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  • Pineapple cakes in Taiwan are like fruit cakes in the West.

  • They're both ostentatiously packaged and given as gifts.

  • And you rarely buy them to eat yourself, let alone make them.

  • [Chef's plate: pineapple cake]

  • I went to this restaurant outside of Taipei that specializes in a pineapple cake known as fenglisu.

  • Calling it cake though is a bit of a misnomer.

  • Fenglisu is more like a tart made with a shortcake pastry dough.

  • The pastry allegedly has its origins in Taichung, a city in the middle of Taiwan.

  • In Hokkien, it's known as onglaiso, which means good fortune and happiness.

  • This is why it's often given as a gift.

  • (Mandarin) We use local Taiwanese pineapple for the fillings.

  • But what really makes this restaurant's cakes special is the use of a local indigenous ingredient called maqaw.

  • (Mandarin) Maqaw has a lemony flavor with a hint of ginger.

  • (Mandarin) It's always been a part of the indigenous cuisine of the Atayal people, which is why we use it in our best-selling pineapple cake.

  • So we're here and we're going to make pineapple cakes, and all the ingredients are here.

  • And these two lovely ladies are going to teach me how to make it.

  • Flour is combined with butter, then powdered sugar, powdered milk, powdered cheese, egg, and lastly maqaw powder.

  • A pineapple filling is folded in and it's all put into a mold, and then baked for 20 minutes.

  • Now, how did pineapple cake become a Taiwanese staple?

  • Pineapples were brought to Taiwan via South America around 250 years ago, and the industry flourished during the Japanese colonial period in the 1900s.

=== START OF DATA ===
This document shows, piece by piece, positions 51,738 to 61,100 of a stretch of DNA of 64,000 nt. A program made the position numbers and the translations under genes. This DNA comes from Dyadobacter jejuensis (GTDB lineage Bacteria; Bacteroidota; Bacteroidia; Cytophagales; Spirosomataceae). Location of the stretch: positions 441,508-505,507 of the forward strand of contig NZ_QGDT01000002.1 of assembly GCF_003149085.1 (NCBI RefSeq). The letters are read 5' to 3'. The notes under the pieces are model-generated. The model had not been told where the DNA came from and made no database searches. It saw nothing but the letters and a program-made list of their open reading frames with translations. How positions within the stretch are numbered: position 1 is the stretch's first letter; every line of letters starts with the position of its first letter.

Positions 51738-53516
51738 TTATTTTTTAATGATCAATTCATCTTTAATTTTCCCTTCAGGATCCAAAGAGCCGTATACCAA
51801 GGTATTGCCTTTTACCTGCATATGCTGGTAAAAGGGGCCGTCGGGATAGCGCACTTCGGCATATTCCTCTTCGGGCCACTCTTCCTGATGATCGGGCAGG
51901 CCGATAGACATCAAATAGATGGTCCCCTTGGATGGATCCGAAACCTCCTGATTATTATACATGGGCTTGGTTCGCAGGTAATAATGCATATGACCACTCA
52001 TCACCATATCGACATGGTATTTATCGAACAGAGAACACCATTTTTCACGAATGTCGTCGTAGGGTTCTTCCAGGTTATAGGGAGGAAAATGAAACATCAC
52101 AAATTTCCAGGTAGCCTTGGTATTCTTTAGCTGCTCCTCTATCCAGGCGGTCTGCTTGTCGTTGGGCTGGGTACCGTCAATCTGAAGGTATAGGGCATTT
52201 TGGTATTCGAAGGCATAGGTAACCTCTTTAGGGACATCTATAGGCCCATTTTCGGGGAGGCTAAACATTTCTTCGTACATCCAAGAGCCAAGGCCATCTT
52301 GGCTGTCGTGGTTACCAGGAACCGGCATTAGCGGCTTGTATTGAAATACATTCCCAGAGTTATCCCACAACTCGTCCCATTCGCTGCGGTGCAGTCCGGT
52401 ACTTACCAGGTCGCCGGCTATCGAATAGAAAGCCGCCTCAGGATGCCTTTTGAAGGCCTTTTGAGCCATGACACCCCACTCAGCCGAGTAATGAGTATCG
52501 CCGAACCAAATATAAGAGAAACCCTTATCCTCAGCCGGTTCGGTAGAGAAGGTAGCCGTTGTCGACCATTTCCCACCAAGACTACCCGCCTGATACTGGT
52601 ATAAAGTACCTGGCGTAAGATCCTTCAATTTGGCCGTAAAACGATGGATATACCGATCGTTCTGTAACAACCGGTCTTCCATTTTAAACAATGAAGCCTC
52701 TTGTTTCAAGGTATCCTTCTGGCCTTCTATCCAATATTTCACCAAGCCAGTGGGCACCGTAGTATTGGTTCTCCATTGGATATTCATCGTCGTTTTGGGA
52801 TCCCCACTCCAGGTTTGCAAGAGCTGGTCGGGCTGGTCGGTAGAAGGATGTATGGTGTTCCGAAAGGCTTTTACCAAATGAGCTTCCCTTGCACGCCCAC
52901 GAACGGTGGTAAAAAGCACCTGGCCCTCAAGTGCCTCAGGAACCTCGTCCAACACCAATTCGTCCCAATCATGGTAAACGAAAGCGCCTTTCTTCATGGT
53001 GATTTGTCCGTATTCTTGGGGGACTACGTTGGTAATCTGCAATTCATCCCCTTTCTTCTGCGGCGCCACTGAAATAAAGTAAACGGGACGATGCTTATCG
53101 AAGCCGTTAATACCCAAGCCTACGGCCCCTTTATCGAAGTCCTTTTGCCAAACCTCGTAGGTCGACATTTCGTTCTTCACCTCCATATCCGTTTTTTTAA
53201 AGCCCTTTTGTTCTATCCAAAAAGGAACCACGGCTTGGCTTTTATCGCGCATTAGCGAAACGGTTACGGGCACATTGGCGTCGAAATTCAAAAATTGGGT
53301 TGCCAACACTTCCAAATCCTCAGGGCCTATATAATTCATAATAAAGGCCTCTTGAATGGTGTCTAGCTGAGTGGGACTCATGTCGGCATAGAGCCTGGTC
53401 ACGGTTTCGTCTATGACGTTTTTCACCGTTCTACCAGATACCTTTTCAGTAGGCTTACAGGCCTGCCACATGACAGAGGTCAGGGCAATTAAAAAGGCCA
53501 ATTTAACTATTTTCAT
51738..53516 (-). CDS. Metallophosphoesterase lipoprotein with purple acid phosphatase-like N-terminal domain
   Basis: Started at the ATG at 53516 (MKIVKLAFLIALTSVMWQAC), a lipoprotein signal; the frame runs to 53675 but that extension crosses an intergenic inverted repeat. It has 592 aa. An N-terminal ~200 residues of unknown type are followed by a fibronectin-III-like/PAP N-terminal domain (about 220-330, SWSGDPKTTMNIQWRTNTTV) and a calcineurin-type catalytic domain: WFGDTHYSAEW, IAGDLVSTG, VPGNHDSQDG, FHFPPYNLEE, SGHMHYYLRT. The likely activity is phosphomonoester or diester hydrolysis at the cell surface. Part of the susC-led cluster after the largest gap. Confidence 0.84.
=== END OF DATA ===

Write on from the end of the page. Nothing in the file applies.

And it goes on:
• By the 1970s, there was a surplus of pineapples.

  • The pineapple cake was born as an answer to that, though these days, most fillings are made with a combination of pineapple and winter melon.

  • (Mandarin) There are a lot of different types of pineapple in Taiwan.

  • (Mandarin) We use the "golden diamond" pineapple.

  • (Mandarin) We don't use winter melon as a filler, so it's a bit more sour.

  • (Mandarin) Pineapple cake is a popular gift in Taiwan.

  • (Mandarin) It's an iconic Taiwanese dessert.

  • (Mandarin) We use local pineapples and ingredients.

  • (Mandarin) It's sweet and sour.

  • (Mandarin) Everyone really likes it.

  • If you want more content on Taiwan and indigeonous Taiwanese food, click on this video, and don't forget to subscribe to @Goldthread2.

Pineapple cakes in Taiwan are like fruit cakes in the West.

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What Makes Taiwan’s Famous Pineapple Cake So Good

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    Eunice Lin posted on 2020/08/10
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